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  Dryden Poet Laureate Political Satire: Absalom and Achitophel, Part I  

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The Cambridge History of English and American Literature in 18 Volumes (1907–21).
Volume VIII. The Age of Dryden.

I. Dryden.

§ 20. The “Rose-alley ambuscade”.


Noblemen of Rochester’s stamp, and others of a more sober sort, took pride in displaying their more or less arbitrary patronage of men of letters. This condition of things may almost be said to have culminated in the “Rose-alley ambuscade,” one of the most shameless episodes in English literary history. On the suspicion of his having assisted John Sheffield, earl of Mulgrave (afterwards duke of Bucking-hamshire), in a passage in his Essay on Satire reflecting on Rochester’s “want of wit,” Dryden was brutally assaulted by hirelings of that patron of letters, who had recently transferred his favours, such as they were, to other writers (1679).  77    50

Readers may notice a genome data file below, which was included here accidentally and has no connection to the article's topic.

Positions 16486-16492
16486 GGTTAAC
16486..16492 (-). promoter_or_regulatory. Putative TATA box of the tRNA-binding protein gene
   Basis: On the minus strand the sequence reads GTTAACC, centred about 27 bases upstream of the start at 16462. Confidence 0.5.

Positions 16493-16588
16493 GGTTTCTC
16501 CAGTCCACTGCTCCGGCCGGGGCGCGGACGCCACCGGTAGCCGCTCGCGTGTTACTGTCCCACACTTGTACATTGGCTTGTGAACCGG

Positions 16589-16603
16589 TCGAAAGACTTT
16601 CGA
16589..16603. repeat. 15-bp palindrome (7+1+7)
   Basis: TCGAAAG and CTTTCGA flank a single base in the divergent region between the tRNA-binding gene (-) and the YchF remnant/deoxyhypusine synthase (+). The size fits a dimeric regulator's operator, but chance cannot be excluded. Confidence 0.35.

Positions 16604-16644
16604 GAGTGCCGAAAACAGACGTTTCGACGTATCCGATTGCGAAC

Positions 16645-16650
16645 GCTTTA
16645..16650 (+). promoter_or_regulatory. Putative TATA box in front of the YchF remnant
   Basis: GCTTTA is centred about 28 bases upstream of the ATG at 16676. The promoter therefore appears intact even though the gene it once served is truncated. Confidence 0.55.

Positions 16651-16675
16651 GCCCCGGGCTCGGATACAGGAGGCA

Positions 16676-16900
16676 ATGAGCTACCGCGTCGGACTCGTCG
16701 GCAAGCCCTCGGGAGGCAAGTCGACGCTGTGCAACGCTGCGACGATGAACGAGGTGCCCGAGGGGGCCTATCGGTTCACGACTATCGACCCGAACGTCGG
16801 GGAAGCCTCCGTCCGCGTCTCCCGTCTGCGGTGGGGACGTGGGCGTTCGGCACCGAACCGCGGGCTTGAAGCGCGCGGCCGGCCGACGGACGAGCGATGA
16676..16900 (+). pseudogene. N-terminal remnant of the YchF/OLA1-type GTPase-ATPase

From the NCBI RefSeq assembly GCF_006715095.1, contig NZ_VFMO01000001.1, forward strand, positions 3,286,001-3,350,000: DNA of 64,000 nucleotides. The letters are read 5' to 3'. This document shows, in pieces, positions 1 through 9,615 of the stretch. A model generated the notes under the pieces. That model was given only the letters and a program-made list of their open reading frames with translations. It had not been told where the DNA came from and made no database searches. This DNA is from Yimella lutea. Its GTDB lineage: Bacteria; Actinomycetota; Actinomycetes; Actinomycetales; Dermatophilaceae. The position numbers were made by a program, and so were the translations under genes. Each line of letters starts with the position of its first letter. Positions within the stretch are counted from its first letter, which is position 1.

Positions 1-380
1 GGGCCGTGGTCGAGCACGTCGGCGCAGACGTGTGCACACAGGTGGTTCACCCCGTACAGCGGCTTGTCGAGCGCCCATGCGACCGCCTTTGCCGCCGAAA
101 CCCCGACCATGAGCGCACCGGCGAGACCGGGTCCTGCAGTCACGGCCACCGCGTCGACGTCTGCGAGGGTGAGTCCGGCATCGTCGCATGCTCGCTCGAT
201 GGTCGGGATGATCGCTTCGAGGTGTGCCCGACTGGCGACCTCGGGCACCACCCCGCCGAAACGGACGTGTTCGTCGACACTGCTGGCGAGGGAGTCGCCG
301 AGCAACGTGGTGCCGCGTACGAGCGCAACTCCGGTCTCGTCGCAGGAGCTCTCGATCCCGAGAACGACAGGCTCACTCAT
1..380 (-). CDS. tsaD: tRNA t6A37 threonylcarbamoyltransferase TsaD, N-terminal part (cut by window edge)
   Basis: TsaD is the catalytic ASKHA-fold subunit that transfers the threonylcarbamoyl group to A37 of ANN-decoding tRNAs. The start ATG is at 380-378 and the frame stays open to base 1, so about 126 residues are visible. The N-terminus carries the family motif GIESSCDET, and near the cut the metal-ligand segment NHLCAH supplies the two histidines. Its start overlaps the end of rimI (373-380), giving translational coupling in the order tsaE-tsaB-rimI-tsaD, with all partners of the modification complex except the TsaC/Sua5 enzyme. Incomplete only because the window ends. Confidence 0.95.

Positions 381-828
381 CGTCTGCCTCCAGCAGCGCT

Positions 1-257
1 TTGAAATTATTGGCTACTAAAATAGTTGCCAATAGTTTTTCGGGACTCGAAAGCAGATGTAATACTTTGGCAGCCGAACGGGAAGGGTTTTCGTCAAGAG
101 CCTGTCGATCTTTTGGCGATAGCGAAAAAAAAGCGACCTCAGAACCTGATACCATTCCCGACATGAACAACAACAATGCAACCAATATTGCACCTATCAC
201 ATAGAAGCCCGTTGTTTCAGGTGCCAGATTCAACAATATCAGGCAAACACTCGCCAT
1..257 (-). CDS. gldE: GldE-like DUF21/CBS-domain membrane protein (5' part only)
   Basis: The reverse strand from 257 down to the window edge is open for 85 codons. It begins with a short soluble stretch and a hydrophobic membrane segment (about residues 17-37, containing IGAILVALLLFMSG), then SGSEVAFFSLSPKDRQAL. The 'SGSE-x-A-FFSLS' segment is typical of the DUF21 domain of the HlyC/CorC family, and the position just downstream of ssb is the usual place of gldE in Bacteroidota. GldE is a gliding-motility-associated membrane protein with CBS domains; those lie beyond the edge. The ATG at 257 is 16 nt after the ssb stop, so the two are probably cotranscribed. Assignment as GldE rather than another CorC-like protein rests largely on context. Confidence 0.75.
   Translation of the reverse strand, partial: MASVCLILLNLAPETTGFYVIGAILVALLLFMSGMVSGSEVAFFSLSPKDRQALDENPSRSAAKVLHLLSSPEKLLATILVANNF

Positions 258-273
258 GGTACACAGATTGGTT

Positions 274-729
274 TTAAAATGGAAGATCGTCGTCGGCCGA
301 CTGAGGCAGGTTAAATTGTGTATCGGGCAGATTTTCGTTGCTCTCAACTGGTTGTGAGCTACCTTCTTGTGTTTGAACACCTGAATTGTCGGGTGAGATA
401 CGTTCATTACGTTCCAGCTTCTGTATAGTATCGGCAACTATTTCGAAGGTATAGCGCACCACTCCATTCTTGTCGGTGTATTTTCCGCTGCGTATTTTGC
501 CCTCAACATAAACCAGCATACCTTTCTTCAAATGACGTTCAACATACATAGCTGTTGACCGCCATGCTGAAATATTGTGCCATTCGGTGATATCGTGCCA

Note 77. There is small comfort in a parallel; but, in noting the light thrown by this incident upon the relations between society and letters in Dryden’s age, it may be added that the date of a not dissimilar brutal insult to Voltaire by a member of the house of Rohan was 1725. [ back ]

CONTENTS · VOLUME CONTENTS · INDEX OF ALL CHAPTERS · BIBLIOGRAPHIC RECORD
  Dryden Poet Laureate Political Satire: Absalom and Achitophel, Part I  
 
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